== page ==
Most seniors want to age in place. According to AARP, 90 percent of those 65 and over want to stay in their home for as long as possible and 80 percent think their current residence is where they will always be.
However, to stay at home, older adults often require assistance with everyday activities from bathing and going to the bathroom, to running errands and preparing meals. Family and friends can often chip in, but sometimes they are not available, they live far away or it is more than they can juggle. That’s where home care comes in.
People with dementia have many abilities and functions preserved for a long time – even through the end of life. When we take time to understand what people with dementia can still do, we are taking the first steps in creating better days for them.
Here are two examples of how focusing on what is still possible can make a difference (all identifying information has been changed for privacy reasons).Read More
Case managers play a critical role in the health care system, but many do not know they exist. Case managers help individuals and their families understand a person’s illness or injury and then work with them and other health care professionals to develop a treatment plan.Read More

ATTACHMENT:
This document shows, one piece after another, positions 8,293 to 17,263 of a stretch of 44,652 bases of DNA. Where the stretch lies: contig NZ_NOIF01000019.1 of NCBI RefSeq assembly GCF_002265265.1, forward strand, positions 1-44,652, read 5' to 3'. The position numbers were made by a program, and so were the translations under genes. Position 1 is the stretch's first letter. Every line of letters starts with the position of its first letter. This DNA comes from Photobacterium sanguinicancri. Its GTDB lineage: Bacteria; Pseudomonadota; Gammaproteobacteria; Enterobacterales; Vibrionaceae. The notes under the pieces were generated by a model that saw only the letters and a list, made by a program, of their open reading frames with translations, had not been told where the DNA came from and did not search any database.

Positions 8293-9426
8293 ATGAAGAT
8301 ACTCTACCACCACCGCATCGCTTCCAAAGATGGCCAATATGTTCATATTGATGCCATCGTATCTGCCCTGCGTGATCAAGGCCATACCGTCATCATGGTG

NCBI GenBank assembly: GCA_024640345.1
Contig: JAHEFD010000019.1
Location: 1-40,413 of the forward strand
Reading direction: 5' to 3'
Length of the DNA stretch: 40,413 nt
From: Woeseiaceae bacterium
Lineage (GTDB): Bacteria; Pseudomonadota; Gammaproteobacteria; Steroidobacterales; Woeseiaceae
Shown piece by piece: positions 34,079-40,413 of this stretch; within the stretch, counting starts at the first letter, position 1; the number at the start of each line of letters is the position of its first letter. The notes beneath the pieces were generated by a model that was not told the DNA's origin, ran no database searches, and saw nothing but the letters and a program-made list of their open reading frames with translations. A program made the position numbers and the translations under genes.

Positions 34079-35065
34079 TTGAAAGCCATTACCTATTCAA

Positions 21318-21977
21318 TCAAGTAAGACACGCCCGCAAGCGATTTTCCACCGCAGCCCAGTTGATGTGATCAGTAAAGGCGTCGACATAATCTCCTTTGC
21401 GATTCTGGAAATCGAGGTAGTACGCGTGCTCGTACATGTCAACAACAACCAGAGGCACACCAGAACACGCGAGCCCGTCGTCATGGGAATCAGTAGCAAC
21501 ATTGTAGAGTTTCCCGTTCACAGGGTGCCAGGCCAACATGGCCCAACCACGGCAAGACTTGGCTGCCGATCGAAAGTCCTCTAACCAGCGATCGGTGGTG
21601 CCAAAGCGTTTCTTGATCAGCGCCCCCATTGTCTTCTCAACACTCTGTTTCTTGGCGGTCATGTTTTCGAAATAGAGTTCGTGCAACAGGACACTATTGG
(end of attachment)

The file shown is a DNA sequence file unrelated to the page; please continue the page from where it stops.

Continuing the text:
You’ve likely heard the saying, “You are what you eat.” Research from Brigham and Women’s Hospital takes that concept further by supporting the notion, “You become what you eat.” The study, which compared diet quality and physical function in over 50,000 women, found that those who maintained a healthy diet over the years were less likely to develop problems with physical function as they grew older.Read More
Did you know nearly one in five Medicare beneficiaries – approximately 2.6 million seniors – who are discharged from the hospital are readmitted within 30 days? These unplanned readmissions are not only costly (an estimated $26 billion every year in the U.S.), but harmful for patients. Who wants to get out of the hospital and get worse instead of better? Yet, research shows up to 75 percent of hospital readmissions may be preventable.Read More
Every Saturday morning we have our routine. After feeding my two-year-old her second breakfast of the day, I patiently wait for the clock to strike 9 a.m. It’s now time to Facetime, aka video chat.Read More
Sometimes we avoid the most important conversations we should have with older adults. We think our deliberate silence may prevent hurt feelings, angry outbursts or uncomfortable, awkward moments. However, keeping quiet may pose serious risks to their health and safety.Read More
Older adults are at increased risk for delirium, a serious medical condition with sudden onset that causes fluctuating changes in thinking and behavior. Infections, dehydration, medication effects, poor sleep, surgery and hospitalization are some factors that can lead to delirium. Delirium is a medical emergency.Read More